I’m not stupid, and I’m not so distracted that every task must be performed one-app-at-a-time. I want to be editing a photo while music plays and a torrent downloads and a movie converts and a chat is open with my friends while my mail comes in and I see any twitter updates slide into view through Growl. Multi-tasking, it’s why you have OSX in the first place.

The reason we complain and yet still prefer you, Apple, is that you’re still the one for moving this industry. A plethora of MP3 players have died at the iPod scythe, where once Creative led; smartphones now inexorably follow the Apple lead of the iPhone, where once Palm blazed the trail. No-one has come close to matching the slickness of the MacBooks or iMacs.

Mac OSX showed you can have Unix with a usable graphical interface not beaten with the ugly stick. So we need a leader who is able to keep options open, operate with diversity, not just a single focus that a belies a company with a $50 billion balance sheet.

So, Apple: in the next 6 – 9 months leading up to the launch, don’t shy away from new features, like you did with Snow Leopard. This is the king of the savannah we’re talking about here: there better be some features worthy of the label “Lion”. And Fix the Goddammed Finder!


How to set the default language in Mac OSX or Pages to be Australian or British English

How hard is it to find this somewhere straight-forward on the net? Very hard evidently, because how many people come here.

Edit: now updated for Yosemite. Older version below.

Step 1: Open Language & Region:Screenshot 2014-10-25 11.47.13

Step 2: Go to the language list and click +:
Screenshot 2014-10-25 11.47.59Step 3: Select the language desired – in this case English (Australia) and click Add:Screenshot 2014-10-25 11.48.42

Step 4 – Mac OS X Yosemite prompts you to use the new one as your primary language – select this and you’re good to go:
Screenshot 2014-10-25 11.48.56This is what it should look like:
Screenshot 2014-10-25 11.49.10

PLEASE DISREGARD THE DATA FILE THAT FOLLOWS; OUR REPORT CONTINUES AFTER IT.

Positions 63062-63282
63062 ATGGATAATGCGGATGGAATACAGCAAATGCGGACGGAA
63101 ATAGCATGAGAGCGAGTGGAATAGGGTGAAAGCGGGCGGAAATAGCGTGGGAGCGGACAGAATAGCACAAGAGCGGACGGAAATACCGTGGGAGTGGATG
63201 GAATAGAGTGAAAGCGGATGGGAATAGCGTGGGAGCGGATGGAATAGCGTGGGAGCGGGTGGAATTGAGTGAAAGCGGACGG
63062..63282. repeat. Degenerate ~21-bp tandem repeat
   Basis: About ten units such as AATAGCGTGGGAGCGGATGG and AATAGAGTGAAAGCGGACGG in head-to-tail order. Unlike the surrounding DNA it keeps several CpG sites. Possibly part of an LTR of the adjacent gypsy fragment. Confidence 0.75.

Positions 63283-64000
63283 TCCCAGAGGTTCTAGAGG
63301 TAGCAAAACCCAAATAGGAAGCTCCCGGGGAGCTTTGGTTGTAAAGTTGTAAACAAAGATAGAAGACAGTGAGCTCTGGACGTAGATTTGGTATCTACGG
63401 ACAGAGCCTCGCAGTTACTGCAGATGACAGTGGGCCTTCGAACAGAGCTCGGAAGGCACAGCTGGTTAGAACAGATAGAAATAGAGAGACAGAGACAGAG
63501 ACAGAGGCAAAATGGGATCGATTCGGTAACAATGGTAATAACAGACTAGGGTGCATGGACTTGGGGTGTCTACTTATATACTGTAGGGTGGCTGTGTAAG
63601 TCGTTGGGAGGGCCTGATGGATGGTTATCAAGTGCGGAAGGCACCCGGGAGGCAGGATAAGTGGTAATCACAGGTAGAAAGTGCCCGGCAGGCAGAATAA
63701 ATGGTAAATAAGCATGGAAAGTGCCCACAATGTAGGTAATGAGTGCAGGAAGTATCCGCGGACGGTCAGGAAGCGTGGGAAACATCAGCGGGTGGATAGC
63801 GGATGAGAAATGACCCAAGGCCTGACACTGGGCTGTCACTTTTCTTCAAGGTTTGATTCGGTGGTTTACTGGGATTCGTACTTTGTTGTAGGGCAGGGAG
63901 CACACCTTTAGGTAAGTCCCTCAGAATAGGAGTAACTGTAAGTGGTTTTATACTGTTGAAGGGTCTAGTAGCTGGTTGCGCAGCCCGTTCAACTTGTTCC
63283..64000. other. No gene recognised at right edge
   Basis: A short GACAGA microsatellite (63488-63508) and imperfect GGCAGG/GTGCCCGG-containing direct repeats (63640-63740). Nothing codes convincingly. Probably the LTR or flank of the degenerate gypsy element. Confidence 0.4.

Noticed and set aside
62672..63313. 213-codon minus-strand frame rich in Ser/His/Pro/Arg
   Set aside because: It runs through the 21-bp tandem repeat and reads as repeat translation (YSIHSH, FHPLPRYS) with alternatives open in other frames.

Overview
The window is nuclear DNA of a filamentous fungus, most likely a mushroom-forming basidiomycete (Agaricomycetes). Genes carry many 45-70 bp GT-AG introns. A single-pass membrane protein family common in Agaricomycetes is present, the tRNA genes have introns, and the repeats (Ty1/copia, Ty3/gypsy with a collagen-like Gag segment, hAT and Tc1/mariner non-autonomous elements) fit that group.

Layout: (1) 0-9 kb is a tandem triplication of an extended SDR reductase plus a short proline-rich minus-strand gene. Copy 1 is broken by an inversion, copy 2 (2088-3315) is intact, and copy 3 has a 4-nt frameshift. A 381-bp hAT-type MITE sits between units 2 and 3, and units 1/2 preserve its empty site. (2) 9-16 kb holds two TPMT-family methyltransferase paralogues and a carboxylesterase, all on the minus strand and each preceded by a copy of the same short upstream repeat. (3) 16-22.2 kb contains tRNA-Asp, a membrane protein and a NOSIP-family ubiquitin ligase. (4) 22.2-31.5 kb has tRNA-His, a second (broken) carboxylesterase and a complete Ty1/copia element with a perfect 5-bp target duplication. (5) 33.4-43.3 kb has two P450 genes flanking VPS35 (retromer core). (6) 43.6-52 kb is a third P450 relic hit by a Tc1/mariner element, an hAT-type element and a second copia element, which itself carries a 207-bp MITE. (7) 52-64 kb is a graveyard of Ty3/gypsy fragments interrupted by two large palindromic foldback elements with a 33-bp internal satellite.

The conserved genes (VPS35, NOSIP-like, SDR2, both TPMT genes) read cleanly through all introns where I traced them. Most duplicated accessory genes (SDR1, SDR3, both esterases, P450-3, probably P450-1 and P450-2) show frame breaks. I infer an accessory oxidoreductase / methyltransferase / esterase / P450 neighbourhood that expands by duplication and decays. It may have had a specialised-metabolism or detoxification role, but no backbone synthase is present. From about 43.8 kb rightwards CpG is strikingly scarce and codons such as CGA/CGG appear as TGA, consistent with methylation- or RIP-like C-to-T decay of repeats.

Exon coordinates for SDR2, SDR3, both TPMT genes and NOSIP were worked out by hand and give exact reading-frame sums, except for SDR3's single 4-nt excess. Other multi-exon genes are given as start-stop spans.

Now for spelling dictionaries – Yosemite has system-wide spell-checking, so we need to order it there. Pages (and other apps) will pick this up automatically. This time, we go to the Keyboard pref pane:Screenshot 2014-10-25 12.05.10

Click over to the Text tab, and we’ll see the spelling drop-down over on the right – usually this is set to auto, but let’s go through setup to confirm what we need:Screenshot 2014-10-25 12.06.10In the setup window, you can pick which dictionaries apply – so if you’re not going to type in Russian or Polish, for instance, you can remove these: Screenshot 2014-10-25 12.08.10

You can drag to re-order, and click Done to save your preference: Screenshot 2014-10-25 12.09.41

And there you have it!


For Mac OS X Snow Lion and Pages 8 and earlier:

Step 1: Open International pref pane in System Preferences


Step 2: On the Languages tab, click on “Edit List”


Your list of languages already in the list might be longer – e.g., it’ll usually have most of the European languages.

Step 3: Select the language(s) you wish to add and click OK.


Here I’ve chosen both Australian English and British English – generally speaking though, these are virtually identical and you only need the one you prefer.

Step 3: The newly selected languages should now be in the list. Order the list to your preference by dragging list items around.


As it says under “Edit List”, the changes will take effect next time you start the application (in the case of Finder, that’s obviously when you restart). Generally speaking, I’d say leave English (i.e., the American one) in there somewhere.

Now you’re done for most of the system stuff. Pages will now create new documents with the top language as the default. However, for existing documents you’ll need to do the following:


Select all text, and then (1) click on Inspector, (2) click on the text tab, (3) select “More” tab, and (4) set the language.